In a world-first project, researchers and NSW Ports have incorporated waste from coal-fired power stations into low carbon Geopolymer concrete.
The concrete has been cast into barricades and installed to protect the coastline at Port Kembla from extreme weather events.
Steel furnace slag (SFS) Geopolymer concrete is denser than traditional concrete and emits 50 per cent less carbon making it suitable for extreme environments like ports.
The low carbon concrete was developed by the Low Carbon Living Co-operative Research Centre (CRCLCL) in association with numerous research and commercial partners.
Batching the concrete and producing the 17-tonne Hanbar Geopolymer units required a unique supply chain.
Specialist materials were supplied by Australian Steel Mill Services, Independent Cement & Lime and Wagners. Batching was performed by Cleary Brothers near the site, and to tight tolerances.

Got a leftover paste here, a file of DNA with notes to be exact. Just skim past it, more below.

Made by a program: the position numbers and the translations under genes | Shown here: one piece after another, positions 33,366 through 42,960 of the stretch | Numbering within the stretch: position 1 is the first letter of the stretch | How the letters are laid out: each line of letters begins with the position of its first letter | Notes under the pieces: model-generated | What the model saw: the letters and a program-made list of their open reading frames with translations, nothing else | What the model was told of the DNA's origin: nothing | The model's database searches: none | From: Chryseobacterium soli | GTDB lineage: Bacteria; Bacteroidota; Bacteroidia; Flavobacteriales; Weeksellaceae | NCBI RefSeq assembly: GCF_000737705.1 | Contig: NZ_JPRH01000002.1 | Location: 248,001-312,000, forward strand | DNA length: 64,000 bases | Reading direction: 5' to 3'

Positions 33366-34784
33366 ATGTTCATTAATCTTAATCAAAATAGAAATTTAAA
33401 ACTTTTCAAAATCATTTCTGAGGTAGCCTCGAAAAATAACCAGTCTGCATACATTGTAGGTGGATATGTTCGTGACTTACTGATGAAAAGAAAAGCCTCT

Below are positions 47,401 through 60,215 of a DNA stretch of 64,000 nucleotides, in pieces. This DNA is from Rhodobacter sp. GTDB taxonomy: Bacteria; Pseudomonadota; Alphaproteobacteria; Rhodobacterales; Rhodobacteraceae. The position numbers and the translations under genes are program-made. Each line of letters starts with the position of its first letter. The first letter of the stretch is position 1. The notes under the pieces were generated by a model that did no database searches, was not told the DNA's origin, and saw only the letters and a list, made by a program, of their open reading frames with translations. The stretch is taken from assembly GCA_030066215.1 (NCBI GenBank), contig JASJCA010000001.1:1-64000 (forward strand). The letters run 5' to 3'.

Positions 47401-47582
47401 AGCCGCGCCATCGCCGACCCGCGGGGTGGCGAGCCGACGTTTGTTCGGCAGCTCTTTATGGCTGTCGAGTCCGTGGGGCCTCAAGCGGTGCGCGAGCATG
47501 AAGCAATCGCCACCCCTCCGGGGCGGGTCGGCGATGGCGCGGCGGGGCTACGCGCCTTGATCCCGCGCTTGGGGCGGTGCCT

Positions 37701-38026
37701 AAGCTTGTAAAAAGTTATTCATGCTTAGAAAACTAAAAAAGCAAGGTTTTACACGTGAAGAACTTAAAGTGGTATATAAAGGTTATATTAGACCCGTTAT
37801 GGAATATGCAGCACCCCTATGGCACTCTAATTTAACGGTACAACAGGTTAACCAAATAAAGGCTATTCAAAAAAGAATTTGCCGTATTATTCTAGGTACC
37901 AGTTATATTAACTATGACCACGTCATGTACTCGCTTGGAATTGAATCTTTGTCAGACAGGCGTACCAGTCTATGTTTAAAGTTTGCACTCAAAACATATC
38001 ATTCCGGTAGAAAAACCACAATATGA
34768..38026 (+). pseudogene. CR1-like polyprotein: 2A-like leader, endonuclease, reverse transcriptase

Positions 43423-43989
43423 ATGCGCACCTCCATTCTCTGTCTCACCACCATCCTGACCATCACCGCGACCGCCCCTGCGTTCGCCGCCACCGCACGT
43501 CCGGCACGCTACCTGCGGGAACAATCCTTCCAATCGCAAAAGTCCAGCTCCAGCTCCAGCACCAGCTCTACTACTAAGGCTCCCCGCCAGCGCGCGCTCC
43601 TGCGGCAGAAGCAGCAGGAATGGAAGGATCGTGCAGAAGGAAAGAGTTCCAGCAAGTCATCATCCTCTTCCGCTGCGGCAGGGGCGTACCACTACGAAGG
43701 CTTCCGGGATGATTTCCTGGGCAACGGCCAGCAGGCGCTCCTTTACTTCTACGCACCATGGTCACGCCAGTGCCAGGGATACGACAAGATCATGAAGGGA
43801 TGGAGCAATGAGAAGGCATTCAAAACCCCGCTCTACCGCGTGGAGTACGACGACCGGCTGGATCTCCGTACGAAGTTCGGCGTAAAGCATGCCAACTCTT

CRCLCL Project Leader Professor Stephen Foster said: “In only three years we have taken a product that didn’t exist before, developed it in the lab, upscaled it and turned it into a commercially viable product.
“None of that would have been possible without the CRCLCL’s support.”
Aimed at validating the use of a special high-density Geopolymer concrete in marine environments, the units are being monitored for stability and integrity.
As part of the project, Standards Australia is working towards the publication of comprehensive guides for engineers on the specification, production and use of Geopolymer concrete.
The project is supported by Ash Development Association of Australia and the Australasian (Iron & Steel) Slag Association.
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